[ovs-dev] [PATCH RFC ovn] Add VXLAN support for non-VTEP datapath bindings
ihrachys at redhat.com
Wed Mar 25 17:03:23 UTC 2020
On Mon, Mar 23, 2020 at 7:47 PM Ben Pfaff <blp at ovn.org> wrote:
> On Mon, Mar 23, 2020 at 06:39:14PM -0400, Ihar Hrachyshka wrote:
> > First, some questions as to implementation (or feasibility) of several
> > todo items in my list for the patch.
> > 1) I initially thought that, because VXLAN would have limited space
> > for both networks and ports in its VNI, the encap type would not be
> > able to support as many of both as Geneve / STT, and so we would need
> > to enforce the limit programmatically somehow. But in OVN context, is
> > it even doable? North DB resources may be created before any chassis
> > are registered; once a chassis that is VXLAN only joins, it's too late
> > to forbid the spilling resources from existence (though it may be a
> > good time to detect this condition and perhaps fail to register the
> > chassis / configure flow tables). How do we want to handle this case?
> > Do we fail to start VXLAN configured ovn-controller when too many
> > networks / ports per network created? Do we forbid creating too many
> > resources when a chassis is registered that is VXLAN only? Both? Or do
> > we leave it up to the deployment / CMS to control the chassis / north
> > DB configuration?
> > 2) Similar to the issue above, I originally planned to forbid using
> > ACLs relying on ingress port when a VXLAN chassis is involved (because
> > the VNI won't carry the information). I believe the approach should be
> > similar to how we choose to handle the issue with the maximum number
> > of resources, described above.
> > I am new to OVN so maybe there are existing examples for such
> > situations already that I could get inspiration from. Let me know what
> > you think.
> I don't have good solutions for the above resource limit problems. We
> designed OVN so that this kind of resource limit wouldn't be a problem
> in practice, so we didn't think through what would happen if the limits
> suddenly became more stringent.
> I think that it falls upon the CMS by default.
For ACLs, I think it's fair to put the burden on CMS (just because it
should be easy for them to follow the simple rule: "Don't use ingress
matching ACLs in your OVN driver.")
While having a guard against overflowing resource number limits in CMS
may be helpful (for example, for immediate failure mode feedback to
CMS user - compare to async notification about a CMS resource to OVSDB
I believe OVN should handle the case too. The risk of not doing it is
- the limits are reached, and we start to send traffic that belongs to
one network to another, because their lower 12 bits of datapath ID are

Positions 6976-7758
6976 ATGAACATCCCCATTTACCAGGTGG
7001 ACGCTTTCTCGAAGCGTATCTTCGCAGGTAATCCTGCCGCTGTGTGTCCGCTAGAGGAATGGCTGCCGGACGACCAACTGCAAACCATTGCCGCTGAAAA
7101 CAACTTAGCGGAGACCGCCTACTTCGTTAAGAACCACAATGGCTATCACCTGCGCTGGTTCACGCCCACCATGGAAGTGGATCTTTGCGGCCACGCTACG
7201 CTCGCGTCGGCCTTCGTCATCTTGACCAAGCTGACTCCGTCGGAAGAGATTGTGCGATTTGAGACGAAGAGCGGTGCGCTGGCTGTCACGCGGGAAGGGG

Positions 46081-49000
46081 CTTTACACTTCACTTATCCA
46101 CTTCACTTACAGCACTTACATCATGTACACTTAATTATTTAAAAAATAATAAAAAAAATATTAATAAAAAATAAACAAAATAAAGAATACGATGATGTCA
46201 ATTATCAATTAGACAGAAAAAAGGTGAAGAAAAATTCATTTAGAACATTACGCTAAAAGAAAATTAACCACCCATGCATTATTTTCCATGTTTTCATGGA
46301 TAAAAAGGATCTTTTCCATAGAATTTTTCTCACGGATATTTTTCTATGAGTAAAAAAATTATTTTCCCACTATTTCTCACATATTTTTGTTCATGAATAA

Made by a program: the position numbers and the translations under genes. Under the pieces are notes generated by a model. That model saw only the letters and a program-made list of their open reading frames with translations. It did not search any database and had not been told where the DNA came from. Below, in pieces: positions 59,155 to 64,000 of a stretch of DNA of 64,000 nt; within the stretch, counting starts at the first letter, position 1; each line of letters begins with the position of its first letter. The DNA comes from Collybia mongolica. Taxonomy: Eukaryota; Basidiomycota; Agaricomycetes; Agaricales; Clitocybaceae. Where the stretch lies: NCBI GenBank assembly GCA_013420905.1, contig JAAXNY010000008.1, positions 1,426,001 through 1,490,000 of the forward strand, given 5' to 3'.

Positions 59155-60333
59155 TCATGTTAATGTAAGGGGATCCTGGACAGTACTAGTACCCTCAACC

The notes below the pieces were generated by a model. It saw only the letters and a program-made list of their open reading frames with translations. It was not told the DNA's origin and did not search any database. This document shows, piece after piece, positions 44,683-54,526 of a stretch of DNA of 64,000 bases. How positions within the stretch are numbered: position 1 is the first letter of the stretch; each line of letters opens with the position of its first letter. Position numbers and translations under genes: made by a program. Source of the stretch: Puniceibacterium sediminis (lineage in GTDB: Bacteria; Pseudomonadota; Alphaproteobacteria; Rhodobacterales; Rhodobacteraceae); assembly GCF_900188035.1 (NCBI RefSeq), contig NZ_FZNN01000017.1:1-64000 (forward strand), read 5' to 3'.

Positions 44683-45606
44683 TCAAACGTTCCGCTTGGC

While CMS could guard against that, it may be less aware about chassis
configuration than OVN. A dumb way to resolve this in CMS would be
having a global configuration option set by deployment tool that
configures OVN and that would know whether any VXLAN capable chassis
are deployed in the cluster. A more proper way to solve it would be to
make CMS aware of chassis configuration by maintaining a cache of
Chassis table records and checking their encap types on each network /
The same could be done by OVN itself, and arguably OVN is the owner of
the data source (encap records) and is in a better position to control
1. on network creation, if VXLAN is enabled on any chassis, count
networks; if result >= limit, fail; same for ports per network;
2. on ovn-controller start, if VXLAN is enabled for the chassis,
calculate networks / ports per network; if result >= limit, fail to
start the service.
Note that in most common scenario, all chassis have the same
encapsulation types registered; there are multiple ovn-controller
nodes; and resources are created after all chassis are registered in
the database. So point (2) above is to handle a corner case that
probably won't ever happen in real life. (1) is a hot path.
Any specific objections to having this kind of guards in OVN itself?
This may be in addition to CMS side guards (to avoid even trying to
create CMS resources that are known to fail to sync to OVN).
(A similar approach may be extended to ACLs allowed though it's not as
pressing because there are no known CMS that rely on unsupported
> > > > Assuming we pick a term to use to describe these out-of-cluster
> > > > switches, we should consider the impact of the rename. Renaming
> > > > internal symbols / functions is trivial. But "vtep" is used in OVN
> > > > schema (for example, for port binding 'type' attribute). Do we want to
> > > > rename those too? If so, what considerations should we apply when
> > > > doing it? Any guidance as to maintaining backwards compatibility?
> > > >
> > > > Also, is such a rename something that should happen at the same moment
> > > > when we add support for VXLAN for in-cluster communication? Or should
> > > > it be a separate work item? (If so, do we expect it to land before or
> > > > after the core VXLAN implementation lands?)
> > >
> > > We can't (or at any rate should not) change the terms in the schema, but
> > > we can change other places and point out to people in a few places that
> > > a "ramp switch" is sometimes, confusingly, called a "vtep".
> > Gotcha. Any preferences as to whether to consider it a preparatory
> > work item; a follow-up; or a part of the VXLAN implementation? (I lean
> > towards handling the ramp term introduction as an independent
> > preparatory step.)
> I sent out a patch for people to look at.
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